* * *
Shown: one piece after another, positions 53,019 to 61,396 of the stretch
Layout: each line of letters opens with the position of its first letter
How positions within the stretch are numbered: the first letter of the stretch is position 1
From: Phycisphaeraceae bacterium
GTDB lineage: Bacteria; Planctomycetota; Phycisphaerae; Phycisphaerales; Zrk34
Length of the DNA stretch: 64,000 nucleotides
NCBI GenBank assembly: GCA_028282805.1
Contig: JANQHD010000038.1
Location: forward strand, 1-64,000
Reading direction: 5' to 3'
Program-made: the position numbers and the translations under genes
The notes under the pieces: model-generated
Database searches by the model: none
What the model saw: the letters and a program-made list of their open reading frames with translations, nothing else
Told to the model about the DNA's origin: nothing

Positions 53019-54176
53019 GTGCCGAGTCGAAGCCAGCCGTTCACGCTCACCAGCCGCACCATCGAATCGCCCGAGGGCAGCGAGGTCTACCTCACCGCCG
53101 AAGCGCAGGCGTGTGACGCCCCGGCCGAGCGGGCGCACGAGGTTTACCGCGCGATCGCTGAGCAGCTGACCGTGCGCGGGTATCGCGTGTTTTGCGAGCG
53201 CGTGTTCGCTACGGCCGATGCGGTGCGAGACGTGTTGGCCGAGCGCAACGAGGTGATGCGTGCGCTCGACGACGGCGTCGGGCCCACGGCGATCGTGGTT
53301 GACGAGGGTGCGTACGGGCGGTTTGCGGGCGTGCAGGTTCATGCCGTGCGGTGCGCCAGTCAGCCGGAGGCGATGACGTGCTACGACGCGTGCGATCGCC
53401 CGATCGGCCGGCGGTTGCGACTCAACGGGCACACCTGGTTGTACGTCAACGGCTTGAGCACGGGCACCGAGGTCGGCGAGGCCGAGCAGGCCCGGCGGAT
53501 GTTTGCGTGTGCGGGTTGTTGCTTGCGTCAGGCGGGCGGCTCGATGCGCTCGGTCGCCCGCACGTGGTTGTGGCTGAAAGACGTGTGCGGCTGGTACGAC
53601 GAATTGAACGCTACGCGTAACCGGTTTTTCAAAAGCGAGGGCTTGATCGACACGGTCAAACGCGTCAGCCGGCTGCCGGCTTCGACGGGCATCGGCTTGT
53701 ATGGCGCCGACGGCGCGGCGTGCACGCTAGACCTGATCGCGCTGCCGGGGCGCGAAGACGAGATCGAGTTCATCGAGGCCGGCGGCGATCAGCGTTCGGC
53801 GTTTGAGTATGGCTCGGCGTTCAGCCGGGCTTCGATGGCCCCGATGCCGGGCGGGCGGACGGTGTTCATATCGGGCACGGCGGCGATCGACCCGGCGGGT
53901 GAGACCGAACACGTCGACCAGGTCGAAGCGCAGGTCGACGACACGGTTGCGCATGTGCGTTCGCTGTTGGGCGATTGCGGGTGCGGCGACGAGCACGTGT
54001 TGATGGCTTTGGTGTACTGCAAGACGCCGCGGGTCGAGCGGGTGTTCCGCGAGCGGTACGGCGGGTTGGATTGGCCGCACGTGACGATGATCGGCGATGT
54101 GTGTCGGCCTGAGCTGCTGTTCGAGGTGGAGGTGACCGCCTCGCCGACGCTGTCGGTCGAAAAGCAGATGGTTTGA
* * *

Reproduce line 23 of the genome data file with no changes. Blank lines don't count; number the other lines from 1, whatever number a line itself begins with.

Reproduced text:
53601 GAATTGAACGCTACGCGTAACCGGTTTTTCAAAAGCGAGGGCTTGATCGACACGGTCAAACGCGTCAGCCGGCTGCCGGCTTCGACGGGCATCGGCTTGT